[cifs-protocol] 115102913315679 [MS-ADTS] 220.127.116.11.2.2.1 Subnet Object address range
jeffm at microsoft.com
Thu Oct 29 16:24:30 UTC 2015
Thank you Sree! [Sreekanth to BCC]
My name is Jeff, and I would like to work with you on this issue.
I will research the question, and let you know as soon as I have more information.
Jeff McCashland | Senior Escalation Engineer | Microsoft Protocol Open Specifications Team
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From: Sreekanth Nadendla
Sent: Wednesday, October 28, 2015 5:22 PM
To: Douglas Bagnall <douglas.bagnall at catalyst.net.nz>
Cc: cifs-protocol at lists.samba.org; MSSolve Case Email <casemail at microsoft.com>
Subject: 115102913315679 [MS-ADTS] 18.104.22.168.2.2.1 Subnet Object address range
Dochelp in Bcc
Casemail in Cc
Thank you for your inquiry about MS-ADTS specification. We have created incident 115102913315679 for investigating this issue. One of the Open specifications team member will contact you shortly.
Microsoft Windows Open specifications
From: Douglas Bagnall [mailto:douglas.bagnall at catalyst.net.nz]
Sent: Wednesday, October 28, 2015 5:48 PM
To: Interoperability Documentation Help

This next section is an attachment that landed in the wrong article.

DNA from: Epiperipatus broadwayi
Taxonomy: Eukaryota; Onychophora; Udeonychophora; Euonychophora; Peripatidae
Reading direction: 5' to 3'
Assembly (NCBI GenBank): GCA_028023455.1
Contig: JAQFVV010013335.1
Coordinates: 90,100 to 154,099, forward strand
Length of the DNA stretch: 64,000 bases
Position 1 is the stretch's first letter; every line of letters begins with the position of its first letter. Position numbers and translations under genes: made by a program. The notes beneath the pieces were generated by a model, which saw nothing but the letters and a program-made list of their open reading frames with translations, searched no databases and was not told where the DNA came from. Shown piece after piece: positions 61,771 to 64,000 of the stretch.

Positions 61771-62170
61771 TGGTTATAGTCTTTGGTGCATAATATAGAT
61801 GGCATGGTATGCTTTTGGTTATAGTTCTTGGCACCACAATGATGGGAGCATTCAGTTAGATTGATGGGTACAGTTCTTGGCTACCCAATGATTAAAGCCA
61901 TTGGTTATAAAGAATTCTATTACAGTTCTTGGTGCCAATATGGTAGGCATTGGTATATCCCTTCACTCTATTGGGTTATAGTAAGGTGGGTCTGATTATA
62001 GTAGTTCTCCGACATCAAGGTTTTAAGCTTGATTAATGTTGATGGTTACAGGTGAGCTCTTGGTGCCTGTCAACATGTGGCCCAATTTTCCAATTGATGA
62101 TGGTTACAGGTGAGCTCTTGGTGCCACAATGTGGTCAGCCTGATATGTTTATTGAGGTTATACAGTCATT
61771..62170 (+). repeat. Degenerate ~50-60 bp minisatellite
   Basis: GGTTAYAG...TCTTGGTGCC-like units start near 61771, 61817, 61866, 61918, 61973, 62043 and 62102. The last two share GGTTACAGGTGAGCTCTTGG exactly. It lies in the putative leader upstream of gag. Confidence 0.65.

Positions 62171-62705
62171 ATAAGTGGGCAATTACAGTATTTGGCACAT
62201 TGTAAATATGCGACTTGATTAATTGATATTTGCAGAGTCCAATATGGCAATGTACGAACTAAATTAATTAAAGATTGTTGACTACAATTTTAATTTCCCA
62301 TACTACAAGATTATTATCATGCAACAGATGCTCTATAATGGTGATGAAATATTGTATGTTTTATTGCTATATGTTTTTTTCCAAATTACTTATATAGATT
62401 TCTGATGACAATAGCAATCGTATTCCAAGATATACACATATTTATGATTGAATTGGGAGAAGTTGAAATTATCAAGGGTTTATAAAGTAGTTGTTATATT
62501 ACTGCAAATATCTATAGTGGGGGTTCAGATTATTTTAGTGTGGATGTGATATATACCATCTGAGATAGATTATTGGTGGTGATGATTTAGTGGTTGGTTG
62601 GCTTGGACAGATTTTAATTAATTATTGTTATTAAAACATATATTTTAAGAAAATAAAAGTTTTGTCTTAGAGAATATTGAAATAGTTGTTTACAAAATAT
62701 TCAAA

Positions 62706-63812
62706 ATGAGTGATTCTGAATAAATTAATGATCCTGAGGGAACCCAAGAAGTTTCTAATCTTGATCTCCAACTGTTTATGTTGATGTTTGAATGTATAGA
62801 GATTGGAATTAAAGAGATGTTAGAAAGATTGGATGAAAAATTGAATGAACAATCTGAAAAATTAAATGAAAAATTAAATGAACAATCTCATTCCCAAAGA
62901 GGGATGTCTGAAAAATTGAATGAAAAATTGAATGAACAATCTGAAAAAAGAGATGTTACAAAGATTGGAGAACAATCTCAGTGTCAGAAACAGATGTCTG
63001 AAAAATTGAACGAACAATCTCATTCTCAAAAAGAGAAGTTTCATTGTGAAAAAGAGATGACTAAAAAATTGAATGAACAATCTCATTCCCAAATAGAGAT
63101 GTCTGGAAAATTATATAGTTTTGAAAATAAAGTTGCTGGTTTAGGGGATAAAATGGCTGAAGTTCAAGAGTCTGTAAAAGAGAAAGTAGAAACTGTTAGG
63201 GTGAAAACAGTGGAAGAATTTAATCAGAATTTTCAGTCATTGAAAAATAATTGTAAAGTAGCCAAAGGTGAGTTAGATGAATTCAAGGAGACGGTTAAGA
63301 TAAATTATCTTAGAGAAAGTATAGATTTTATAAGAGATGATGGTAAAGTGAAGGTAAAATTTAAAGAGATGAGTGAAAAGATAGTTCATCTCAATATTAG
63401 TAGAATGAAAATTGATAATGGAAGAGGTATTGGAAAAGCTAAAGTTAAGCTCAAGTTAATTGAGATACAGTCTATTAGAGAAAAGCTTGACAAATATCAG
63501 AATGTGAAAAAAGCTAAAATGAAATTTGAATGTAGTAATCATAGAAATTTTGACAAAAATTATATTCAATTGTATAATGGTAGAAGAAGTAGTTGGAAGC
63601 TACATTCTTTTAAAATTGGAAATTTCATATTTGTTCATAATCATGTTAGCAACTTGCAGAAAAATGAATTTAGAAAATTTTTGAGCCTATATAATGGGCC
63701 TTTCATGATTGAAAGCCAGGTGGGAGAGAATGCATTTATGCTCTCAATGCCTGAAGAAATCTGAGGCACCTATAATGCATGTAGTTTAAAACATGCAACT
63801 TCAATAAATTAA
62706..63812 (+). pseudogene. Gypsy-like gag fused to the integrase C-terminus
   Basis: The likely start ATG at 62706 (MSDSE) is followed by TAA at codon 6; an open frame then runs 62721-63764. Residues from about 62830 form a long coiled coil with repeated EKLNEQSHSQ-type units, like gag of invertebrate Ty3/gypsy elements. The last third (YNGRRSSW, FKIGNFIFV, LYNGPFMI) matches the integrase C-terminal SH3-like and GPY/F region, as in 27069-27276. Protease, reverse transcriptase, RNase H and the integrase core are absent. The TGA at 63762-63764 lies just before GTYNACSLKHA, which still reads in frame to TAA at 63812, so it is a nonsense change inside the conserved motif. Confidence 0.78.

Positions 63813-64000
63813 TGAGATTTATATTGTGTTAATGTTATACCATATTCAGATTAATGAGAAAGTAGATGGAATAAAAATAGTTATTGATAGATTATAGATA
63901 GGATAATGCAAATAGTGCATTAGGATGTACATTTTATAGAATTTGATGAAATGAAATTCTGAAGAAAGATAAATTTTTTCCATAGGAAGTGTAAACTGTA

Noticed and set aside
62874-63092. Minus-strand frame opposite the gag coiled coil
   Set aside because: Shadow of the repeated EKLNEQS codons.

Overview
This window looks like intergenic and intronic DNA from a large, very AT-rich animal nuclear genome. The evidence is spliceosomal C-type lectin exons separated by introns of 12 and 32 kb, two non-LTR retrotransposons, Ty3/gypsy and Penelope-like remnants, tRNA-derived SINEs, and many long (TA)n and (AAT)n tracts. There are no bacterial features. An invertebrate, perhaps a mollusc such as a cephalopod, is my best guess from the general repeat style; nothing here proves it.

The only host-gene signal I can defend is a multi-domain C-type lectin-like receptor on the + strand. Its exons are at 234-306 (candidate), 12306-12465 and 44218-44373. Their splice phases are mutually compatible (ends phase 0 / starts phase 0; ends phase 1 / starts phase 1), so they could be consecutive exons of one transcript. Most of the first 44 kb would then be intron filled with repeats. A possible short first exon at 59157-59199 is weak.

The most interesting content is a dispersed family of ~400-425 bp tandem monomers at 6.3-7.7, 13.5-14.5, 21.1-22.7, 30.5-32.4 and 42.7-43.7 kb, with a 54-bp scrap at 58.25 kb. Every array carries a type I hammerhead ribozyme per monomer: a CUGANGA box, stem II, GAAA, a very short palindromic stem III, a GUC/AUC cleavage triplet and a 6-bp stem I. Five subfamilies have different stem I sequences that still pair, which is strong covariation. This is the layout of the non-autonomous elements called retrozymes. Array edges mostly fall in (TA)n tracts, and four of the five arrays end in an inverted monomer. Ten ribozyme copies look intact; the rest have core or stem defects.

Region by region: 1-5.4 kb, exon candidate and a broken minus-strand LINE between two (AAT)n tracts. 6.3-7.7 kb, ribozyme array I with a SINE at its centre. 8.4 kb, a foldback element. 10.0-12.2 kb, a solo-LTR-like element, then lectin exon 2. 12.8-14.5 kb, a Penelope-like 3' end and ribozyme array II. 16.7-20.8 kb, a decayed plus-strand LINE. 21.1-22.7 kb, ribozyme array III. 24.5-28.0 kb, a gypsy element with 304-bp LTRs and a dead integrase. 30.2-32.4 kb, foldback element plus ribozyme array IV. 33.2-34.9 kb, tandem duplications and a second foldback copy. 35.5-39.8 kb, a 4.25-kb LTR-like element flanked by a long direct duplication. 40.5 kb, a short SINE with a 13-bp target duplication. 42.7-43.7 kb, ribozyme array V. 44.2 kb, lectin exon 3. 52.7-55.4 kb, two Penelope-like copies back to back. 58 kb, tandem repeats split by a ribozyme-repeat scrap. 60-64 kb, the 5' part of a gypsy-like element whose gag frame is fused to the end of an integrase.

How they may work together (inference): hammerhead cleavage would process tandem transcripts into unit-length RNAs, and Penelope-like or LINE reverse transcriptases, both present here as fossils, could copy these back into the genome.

Cc: cifs-protocol at lists.samba.org
Subject: MS-ADTS 22.214.171.124.2.2.1 Subnet Object address range
I just wish to clarify my interpretation of MS-ADTS 126.96.36.199.2.2.1 (v20150630).
According to that document (and a small amount of testing against Windows 2012), a subnet IP range can't start with a leading zero. But with IPv6 it is possible create subnets with implicit leading zeros.
For example, "::ff00/120" and "0::ff00/120" refer to the same address range, but only the latter is forbidden. (right?)
Can I thus infer that no attempt is made to canonicalise an IPv6 subnet name, and collisions are only avoided by DN uniqueness? That is, could I simultaneously have subnets called "2001:DA8::/48" and "2001:DA8:0::/48" which evaluate to the same address range?
Also (as I understand point 6) it says the address part of an IPv4 CIDR can't exactly equal the implied mask. For example, "255.128.0.0/9" is not allowed because the "/9" implies a mask of "255.128.0.0". Just for clarity can you confirm that there is no analogous constraint on IPv6?
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